How we’re perceived now

We wanted to better understand decision makers’, opinion formers’ and the public’s views of housing associations. So we interviewed politicians, media and think tanks from across the political spectrum, and carried out polling of the general public.

Here’s what they said:

1. Housing associations are being defined by others rather than themselves

Most stakeholder interviewees felt the sector was bad at defining itself and in the absence of a strong story, other narratives can thrive – particularly around efficiency, innovation and contribution to new supply.

2. The sector has no instinctive political allies (but both right and left are there to be won over)

Many Conservative politicians do not feel a close affinity with the sector but all felt it had an important role to play in meeting housing need. Labour politicians were more likely to have a positive view of housing associations but they are not currently acting as strong advocates for the sector.

3. For housing associations, familiarity breeds appreciation, not contempt

On both sides of the political spectrum, the stakeholders who interact most with housing associations tend to like them more, even though they are also more likely to have had negative experiences as well as positive. Engaging and telling our story works.

4. Everyone wants to see the sector build more homes

All interviewees felt housing should be a top government priority and saw housing associations as central to delivering more homes. Conservatives were more likely to underestimate how much housing associations build than Labour, but all groups felt that increasing housing supply was the prime function of the sector.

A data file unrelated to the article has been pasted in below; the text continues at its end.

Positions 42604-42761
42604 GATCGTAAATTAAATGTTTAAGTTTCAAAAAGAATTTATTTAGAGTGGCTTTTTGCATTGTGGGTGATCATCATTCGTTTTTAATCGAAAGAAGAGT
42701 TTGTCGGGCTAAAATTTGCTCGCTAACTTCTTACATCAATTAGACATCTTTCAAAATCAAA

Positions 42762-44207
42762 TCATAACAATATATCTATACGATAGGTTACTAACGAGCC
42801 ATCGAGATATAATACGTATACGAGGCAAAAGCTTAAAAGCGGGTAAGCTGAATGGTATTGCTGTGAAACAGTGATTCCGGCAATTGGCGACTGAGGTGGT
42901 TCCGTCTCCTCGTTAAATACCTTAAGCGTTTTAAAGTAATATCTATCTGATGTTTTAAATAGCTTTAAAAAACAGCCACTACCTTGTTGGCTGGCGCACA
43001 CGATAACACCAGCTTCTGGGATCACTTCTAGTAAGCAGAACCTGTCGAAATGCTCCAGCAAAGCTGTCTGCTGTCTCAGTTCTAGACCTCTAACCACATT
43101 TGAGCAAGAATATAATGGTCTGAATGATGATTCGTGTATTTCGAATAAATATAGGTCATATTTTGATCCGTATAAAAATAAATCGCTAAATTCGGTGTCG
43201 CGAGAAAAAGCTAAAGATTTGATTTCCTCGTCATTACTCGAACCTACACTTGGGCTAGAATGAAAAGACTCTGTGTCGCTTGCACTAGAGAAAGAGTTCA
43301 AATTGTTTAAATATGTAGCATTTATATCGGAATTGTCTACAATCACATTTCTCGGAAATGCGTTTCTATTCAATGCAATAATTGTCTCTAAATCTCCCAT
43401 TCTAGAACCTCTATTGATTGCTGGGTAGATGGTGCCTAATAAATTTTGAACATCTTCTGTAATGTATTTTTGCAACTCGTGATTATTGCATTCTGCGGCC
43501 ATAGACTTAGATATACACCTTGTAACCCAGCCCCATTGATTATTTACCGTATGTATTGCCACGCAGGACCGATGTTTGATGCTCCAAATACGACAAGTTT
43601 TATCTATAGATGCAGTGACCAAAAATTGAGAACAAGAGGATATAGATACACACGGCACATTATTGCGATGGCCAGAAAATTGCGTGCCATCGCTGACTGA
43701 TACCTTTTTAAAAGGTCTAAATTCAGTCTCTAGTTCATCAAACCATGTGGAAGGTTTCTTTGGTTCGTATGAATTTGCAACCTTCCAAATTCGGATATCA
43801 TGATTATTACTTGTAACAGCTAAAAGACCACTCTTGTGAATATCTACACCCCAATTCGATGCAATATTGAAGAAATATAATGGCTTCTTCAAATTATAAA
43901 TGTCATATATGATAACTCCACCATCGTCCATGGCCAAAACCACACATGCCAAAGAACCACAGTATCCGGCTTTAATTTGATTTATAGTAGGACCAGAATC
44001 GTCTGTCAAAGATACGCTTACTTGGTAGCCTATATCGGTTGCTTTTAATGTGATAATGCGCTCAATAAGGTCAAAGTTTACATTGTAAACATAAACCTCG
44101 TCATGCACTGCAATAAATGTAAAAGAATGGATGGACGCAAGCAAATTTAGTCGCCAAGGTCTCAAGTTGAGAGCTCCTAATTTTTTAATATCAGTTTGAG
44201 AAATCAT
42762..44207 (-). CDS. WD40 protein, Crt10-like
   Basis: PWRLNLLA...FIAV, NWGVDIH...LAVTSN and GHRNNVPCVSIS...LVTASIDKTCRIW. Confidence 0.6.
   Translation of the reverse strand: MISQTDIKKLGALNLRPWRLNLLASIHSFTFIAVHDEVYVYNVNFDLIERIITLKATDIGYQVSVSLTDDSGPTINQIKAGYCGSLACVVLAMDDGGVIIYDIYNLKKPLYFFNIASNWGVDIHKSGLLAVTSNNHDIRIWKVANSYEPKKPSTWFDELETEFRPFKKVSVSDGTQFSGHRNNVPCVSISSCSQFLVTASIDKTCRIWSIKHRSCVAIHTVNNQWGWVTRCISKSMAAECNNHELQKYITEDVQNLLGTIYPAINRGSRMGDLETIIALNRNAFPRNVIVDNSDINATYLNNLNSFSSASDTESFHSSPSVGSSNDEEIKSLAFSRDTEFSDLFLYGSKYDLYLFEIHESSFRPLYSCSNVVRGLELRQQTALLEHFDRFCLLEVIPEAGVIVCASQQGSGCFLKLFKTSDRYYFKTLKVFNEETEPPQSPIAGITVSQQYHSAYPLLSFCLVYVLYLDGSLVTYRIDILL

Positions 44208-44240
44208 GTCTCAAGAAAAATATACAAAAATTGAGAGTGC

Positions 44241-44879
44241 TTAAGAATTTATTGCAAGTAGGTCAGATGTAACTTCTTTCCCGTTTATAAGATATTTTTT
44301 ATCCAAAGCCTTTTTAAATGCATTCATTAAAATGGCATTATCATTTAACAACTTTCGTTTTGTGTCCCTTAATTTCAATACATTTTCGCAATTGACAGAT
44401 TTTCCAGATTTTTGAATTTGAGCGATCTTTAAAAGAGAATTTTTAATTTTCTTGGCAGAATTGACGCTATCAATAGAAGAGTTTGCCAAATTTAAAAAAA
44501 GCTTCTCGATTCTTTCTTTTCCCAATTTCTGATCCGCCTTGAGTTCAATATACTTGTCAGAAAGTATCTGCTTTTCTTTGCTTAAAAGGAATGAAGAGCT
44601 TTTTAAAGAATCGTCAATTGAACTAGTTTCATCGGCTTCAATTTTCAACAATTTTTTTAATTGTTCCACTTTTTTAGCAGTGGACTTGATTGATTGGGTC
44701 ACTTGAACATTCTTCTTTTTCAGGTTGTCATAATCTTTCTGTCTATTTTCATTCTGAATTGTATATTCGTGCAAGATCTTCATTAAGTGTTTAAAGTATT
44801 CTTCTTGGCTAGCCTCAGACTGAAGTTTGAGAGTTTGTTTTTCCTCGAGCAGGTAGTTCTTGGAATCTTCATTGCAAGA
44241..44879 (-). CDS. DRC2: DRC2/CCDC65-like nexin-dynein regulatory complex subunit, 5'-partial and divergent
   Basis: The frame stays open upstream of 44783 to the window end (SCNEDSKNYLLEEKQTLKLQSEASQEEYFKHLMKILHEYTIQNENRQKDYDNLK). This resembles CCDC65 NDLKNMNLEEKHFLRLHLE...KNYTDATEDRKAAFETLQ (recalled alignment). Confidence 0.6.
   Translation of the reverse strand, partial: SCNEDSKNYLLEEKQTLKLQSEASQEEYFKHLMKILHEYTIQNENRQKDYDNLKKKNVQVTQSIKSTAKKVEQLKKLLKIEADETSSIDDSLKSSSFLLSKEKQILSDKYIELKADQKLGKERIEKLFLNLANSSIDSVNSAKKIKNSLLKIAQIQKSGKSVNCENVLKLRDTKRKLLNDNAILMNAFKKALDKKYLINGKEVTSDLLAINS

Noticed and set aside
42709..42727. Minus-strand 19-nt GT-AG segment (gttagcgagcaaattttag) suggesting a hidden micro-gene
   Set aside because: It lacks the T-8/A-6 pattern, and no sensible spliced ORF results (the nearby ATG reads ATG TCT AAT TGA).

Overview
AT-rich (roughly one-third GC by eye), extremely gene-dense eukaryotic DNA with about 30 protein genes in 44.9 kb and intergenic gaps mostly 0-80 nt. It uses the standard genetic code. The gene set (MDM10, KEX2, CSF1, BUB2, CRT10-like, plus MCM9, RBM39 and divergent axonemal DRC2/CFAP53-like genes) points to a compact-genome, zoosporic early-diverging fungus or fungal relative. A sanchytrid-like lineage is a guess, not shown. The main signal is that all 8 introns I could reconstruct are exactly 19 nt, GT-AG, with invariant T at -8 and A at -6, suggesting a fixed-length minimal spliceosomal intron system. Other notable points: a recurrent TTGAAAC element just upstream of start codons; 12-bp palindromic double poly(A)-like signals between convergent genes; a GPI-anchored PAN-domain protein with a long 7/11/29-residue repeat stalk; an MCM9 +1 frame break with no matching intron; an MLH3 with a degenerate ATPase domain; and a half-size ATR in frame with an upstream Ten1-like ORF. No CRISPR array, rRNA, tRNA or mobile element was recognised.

5. Politicians, opinion formers and the media share our ambition to be more innovative and dynamic

Calls for housing associations to set out our shared vision and take a greater leadership role on housing issues came from across the board, echoing our own drive for more innovation, dynamism and creativity. And we’re ready to respond to these calls by articulating and implementing An Ambition to Deliver.

6. The public knows more about housing associations than we think – and what they know, they like

Although only one in ten people said they had a good understanding of what housing associations do, 91% have heard of us and over half of those people said they knew something about what we do. 52% of people polled believe we make a positive contribution to British society and only 6% said our contribution is negative. This is welcome and a huge opportunity.


If you’d like to find out more about the review, please contact James Green, Head of External Affairs at the National Housing Federation.


All public polling figures are from YouGov Plc. Total sample size 1,516 adults. Fieldwork undertaken 27–29 January 2016. Survey carried out online. Figures have been weighted and are representative of all GB adults (aged 18+).